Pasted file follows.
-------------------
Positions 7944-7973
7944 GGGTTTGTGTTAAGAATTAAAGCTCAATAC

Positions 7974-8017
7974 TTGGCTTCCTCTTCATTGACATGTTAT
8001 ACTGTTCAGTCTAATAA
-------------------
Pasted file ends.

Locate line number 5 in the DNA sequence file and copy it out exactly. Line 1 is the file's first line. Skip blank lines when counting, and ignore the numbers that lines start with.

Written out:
8001 ACTGTTCAGTCTAATAA